The County Championship, currently known as the Specsavers County Championship for sponsorship reasons, is the domestic first-class cricket competition in England and Wales and is organised by the England and Wales Cricket Board (ECB). It became an official title in 1890. The competition consists of eighteen clubs named after, and originally representing, historic counties, seventeen from England and one from Wales. From 2016, the Championship has been sponsored by Specsavers, who replaced Liverpool Victoria after 14 years.

Cricket umpire

Palmer followed his brother onto the first-class umpires list with a few matches in 1979, and was appointed to the regular first-class umpires' list for the 1980 season. He stayed there for 28 seasons, retiring at the end of the 2007 season having reached the age of 65 and having officiated in 445 first-class games [4] as well as 469 List A matches.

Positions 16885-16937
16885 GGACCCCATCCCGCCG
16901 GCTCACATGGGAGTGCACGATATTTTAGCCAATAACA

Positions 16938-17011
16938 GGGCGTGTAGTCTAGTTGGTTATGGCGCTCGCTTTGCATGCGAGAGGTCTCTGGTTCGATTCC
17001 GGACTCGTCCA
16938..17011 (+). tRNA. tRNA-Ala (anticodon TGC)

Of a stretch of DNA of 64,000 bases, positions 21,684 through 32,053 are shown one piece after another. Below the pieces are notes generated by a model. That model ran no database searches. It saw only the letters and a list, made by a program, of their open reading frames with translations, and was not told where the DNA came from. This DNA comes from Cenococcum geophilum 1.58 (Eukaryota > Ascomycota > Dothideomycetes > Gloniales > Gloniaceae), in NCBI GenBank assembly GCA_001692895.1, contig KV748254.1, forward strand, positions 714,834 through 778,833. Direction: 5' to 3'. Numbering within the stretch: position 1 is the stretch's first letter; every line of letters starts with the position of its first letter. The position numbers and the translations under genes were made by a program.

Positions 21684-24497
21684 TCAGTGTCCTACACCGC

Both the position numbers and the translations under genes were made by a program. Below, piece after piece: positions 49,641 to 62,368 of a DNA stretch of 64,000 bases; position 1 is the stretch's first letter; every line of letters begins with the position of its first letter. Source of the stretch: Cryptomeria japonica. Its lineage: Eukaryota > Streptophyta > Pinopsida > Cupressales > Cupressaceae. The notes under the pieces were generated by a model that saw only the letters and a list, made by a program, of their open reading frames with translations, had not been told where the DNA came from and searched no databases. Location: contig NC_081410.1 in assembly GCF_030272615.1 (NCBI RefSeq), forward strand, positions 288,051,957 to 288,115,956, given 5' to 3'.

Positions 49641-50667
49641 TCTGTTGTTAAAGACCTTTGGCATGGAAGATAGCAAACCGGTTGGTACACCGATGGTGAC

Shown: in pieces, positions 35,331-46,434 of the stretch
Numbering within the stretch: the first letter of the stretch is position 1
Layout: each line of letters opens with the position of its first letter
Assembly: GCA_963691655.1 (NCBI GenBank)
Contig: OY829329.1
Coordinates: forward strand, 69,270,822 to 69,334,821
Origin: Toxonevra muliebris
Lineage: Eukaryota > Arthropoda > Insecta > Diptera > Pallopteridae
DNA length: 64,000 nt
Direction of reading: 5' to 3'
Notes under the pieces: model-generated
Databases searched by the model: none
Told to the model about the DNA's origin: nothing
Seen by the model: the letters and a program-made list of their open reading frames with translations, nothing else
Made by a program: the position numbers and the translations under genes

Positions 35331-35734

His first international appearances came during the 1983 World Cup, when he umpired four games. In 1992, he was appointed to his first Test match, the third match in the series between England and Pakistan at Old Trafford. At the end of the fourth day, he warned the Pakistan fast bowler Aaqib Javed for intimidatory bowling against the England tail-ender, Devon Malcolm. Palmer then returned Aaqib's sweater to the bowler at the end of the over with what Wisden Cricketers' Almanack termed "more emphasis than usual, probably because it was caught in his belt". [5] Aaqib and Pakistan captain Javed Miandad protested, and a supporter ran onto the pitch with a rolled-up newspaper, and was restrained by security staff. Match referee Conrad Hunte ruled in favour of Palmer, fined Aaqib half his match fee and censured Pakistan tour manager Intikhab Alam, who had told the press that Palmer had insulted his team. The International Cricket Council also censured Intikhab for repeating his remarks and refusing to apologise to Palmer.